Equine laminitis: symptoms
Laminitis is a painful condition of the hooves in horses and ponies that requires urgent treatment. In other words, a rather serious matter. This is how you recognise a horse with laminitis.
To the rescue: how to recognise a horse with laminitis
If you do have to resort to a cure because you could not prevent laminitis, you should recognize the symptoms.
In the early stages, that’s not easy, unless if you know what to look for.
Your horse can have laminitis when...
- … the hooves feel warm
- … he or she walks stiffly or more rigidly
- … you can feel the blood vessels pulsing in the lower foot, at the level of the ball (or just below). Place three fingers on the inside of the fetlock and feel around until you find a large vein. Do you feel a heartbeat in the artery? Then your horse or pony might have laminitis.
At further stages, laminitis is a lot more noticeable.
Fingers crossed that it doesn’t come to that, but here are three clear signs that indicate progress of the disease:
- Your horse steps very hesitantly.
- Your horse stands with front feet extended to relieve pressure on the toes.
- Pain manifesting itself as fever, sweating and increased heart rate.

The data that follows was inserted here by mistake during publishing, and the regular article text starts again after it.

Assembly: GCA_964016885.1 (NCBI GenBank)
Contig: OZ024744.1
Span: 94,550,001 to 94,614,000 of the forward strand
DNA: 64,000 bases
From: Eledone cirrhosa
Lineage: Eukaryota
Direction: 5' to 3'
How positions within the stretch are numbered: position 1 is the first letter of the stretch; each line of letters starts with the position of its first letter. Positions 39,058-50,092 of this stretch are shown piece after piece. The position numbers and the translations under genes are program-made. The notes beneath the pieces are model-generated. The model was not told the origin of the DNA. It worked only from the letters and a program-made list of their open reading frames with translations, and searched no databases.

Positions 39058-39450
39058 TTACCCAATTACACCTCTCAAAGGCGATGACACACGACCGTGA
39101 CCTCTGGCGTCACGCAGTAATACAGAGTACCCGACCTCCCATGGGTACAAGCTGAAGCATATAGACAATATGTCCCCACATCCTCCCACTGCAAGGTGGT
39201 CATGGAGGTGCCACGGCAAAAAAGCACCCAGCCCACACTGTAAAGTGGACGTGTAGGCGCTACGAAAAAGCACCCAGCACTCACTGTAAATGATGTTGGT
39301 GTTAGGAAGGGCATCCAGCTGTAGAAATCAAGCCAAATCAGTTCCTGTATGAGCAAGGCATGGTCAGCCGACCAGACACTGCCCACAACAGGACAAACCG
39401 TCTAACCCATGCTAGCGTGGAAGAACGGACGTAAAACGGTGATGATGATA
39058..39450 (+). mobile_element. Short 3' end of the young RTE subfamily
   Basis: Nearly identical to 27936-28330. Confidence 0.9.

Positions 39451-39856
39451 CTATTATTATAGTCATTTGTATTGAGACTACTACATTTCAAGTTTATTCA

Do these symptoms ring a bell? Time for action.
- Step one: call your veterinarian, because he or she will help your buddy get rid of the pain as soon as possible.
- Step two: because we know a thing or two about horses, we’ll be happy to tell you how to help your four-legged friend get back on its feet—from cool hooves to appropriate exercise to helpful herbs and minerals. Good luck!
How to help your horse or pony with laminitis
The disease can be life-threatening for your four-legged friend—so quick intervention is a must. This is how you help a horse with laminitis.
How to prevent laminitis
Laminitis is very painful for your horse or pony and, in the worst case, can be life-threatening. In other words, no picnic. Hence, it is better to prevent than to cure — and this is how.